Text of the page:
Novelty on antiretroviral therapy for the prevention of covid-19 comes at a good time – Agência AIDS

With the arrival of autumn in the Northern Hemisphere, epidemiologists and public health authorities are already starting to get apprehensive about the possibility of a new wave of covid-19 cases. It is at this coldest time of year that, by spending more time in closed and crowded places, people are more susceptible to infections caused by respiratory viruses.

In addition, in recent months new variants of concern for Sars-CoV-2, such as BA.2.75.2 and BQ.1.1, have been identified in different regions of the world. The researchers’ fear is that with the mutations acquired in their genetic material, these variants will be able to escape the immune response accumulated in the population through vaccination against covid-19 and the more than 78 million cases of the disease since the beginning of the pandemic.

Faced with the uncertainty about what we will face ahead, I can already see people questioning what the vaccination strategy should be from now on. How long will we continue to vaccinate ourselves periodically? Will we receive the updated version of the vaccine? For now, the best way to ensure prevention against covid-19 is still undefined.

And it is precisely in this scenario of doubts that with the publication of a new study in the respected scientific journal Aids last week, we see an already extensive debate on the possibility of using an antiretroviral drug to prevent infection by the coronavirus and in different ways. severe from covid-19.

Since, like HIV, Sars-CoV-2 has RNA in its genetic material, it has been hypothesized for years that drugs that block the replication of one would work for the other as well. In some previous studies, the use of the antiretroviral tenofovir disoproxil fumarate (TDF) had already been associated with a lower incidence and severity of covid-19, but in others this effect was not demonstrated.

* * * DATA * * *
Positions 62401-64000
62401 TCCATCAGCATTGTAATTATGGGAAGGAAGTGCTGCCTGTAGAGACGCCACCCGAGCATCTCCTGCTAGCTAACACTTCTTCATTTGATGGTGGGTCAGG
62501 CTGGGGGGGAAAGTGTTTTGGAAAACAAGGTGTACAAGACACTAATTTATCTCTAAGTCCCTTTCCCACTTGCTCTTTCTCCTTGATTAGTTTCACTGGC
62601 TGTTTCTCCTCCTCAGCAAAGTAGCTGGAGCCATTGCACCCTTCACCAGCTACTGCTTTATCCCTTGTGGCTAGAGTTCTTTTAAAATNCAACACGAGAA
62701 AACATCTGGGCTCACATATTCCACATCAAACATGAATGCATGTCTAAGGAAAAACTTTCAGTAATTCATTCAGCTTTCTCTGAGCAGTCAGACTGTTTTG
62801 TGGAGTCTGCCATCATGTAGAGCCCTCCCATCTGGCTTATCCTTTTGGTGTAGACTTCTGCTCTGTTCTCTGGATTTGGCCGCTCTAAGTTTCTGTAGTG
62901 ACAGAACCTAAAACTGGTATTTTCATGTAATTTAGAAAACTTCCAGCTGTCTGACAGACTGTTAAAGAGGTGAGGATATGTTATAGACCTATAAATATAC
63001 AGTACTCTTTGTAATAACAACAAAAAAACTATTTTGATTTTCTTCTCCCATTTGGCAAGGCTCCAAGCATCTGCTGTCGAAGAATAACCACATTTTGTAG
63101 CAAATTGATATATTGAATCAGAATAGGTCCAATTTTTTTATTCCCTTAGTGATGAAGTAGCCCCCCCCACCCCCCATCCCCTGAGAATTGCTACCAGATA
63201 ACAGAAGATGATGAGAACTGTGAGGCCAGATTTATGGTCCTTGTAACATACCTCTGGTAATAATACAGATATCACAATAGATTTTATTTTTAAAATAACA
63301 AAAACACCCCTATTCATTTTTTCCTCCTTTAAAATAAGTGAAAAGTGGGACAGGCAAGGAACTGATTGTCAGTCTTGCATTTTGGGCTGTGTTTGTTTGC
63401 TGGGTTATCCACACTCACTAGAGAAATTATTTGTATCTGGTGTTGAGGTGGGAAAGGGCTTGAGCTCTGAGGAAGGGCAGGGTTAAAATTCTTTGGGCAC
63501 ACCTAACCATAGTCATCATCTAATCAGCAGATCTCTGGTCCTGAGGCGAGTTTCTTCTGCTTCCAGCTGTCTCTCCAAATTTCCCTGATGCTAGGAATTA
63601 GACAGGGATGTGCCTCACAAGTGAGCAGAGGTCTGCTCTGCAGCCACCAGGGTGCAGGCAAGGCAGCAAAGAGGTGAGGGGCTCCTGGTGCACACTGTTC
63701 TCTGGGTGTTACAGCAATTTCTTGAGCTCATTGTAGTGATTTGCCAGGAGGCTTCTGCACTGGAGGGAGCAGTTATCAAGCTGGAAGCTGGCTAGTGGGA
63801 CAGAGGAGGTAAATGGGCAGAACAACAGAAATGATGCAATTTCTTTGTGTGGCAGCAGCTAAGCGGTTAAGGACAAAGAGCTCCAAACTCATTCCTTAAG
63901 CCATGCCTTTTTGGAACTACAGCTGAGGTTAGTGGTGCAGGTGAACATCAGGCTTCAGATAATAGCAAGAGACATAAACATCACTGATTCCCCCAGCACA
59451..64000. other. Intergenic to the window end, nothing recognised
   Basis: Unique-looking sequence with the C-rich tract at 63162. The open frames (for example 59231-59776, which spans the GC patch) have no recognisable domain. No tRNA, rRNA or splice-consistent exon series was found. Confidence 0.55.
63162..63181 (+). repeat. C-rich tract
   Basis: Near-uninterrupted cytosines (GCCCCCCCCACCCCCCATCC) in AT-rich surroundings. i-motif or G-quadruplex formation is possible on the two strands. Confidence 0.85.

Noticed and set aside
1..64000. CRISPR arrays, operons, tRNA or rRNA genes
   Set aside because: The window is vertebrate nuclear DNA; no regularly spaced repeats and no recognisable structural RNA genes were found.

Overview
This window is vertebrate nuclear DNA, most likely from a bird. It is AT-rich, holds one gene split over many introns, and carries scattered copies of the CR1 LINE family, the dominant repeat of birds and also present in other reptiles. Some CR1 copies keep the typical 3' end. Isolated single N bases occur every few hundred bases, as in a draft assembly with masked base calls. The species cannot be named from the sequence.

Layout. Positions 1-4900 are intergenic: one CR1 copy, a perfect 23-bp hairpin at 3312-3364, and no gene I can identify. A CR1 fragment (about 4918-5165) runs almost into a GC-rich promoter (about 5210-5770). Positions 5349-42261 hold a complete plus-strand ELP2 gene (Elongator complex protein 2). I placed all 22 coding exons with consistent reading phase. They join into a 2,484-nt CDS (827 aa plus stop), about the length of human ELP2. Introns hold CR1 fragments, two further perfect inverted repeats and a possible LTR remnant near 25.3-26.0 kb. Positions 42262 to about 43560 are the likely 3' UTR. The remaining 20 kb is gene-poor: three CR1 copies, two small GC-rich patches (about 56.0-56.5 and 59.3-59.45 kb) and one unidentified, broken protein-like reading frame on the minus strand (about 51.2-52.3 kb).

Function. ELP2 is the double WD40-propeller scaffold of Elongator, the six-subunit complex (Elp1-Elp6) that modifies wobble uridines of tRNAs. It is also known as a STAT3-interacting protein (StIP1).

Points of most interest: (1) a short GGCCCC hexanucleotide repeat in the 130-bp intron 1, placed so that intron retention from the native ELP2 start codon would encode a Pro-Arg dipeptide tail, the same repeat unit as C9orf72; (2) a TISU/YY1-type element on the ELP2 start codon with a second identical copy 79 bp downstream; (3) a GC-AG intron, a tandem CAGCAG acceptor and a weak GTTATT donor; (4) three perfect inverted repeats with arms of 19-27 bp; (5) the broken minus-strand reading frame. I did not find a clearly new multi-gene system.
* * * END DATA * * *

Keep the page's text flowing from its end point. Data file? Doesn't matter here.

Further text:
The new study published this week adds new and stronger evidence to this debate. In it, American researchers at Harvard University retrospectively analyzed a large database on the follow-up of people living with HIV in the United States and evaluated whether the risks of symptomatic coronavirus infection and hospitalization due to covid-19 varied according to with the antiretroviral regimen used by the individuals.

A total of 20,494 people living with HIV who were followed between February 2020 and October 2021 were included in the analysis, all of them on antiretroviral therapy and with an undetectable viral load in the year prior to inclusion. Different antiretroviral regimens were used to treat HIV, but those that contained TDF were associated with a 35% lower risk of developing symptomatic covid-19 and a 57% lower risk of needing hospital admission because of the disease.

On the other hand, the authors of the study argue that the group that used regimens containing TDF had a lower proportion of individuals with renal failure, since this drug is avoided in these patients due to its potential renal side effects.

Knowing that renal impairment is known to be a risk factor for the more severe evolution of covid-19, the statistical analysis adjusted for this and other confounding variables, such as the presence of diabetes, and the protective effect of TDF was maintained.

This study included a much larger number of participants than the previous ones, and the analysis was done taking into account a longer period of follow-up. However, it is still not possible to say with these results alone that the use of TDF is an effective form of prevention against covid-19. For this, more studies are needed, preferably randomized clinical trials in which TDF is compared with placebo.

That’s the routine of science. Findings in observational studies must be confirmed in clinical trials for us to say they are true. And until then, we must always be aware of the incidence curves of covid-19 and keep the vaccination card updated.

Source: Viva Bem (UOL) / Column Rico Vasconcelos

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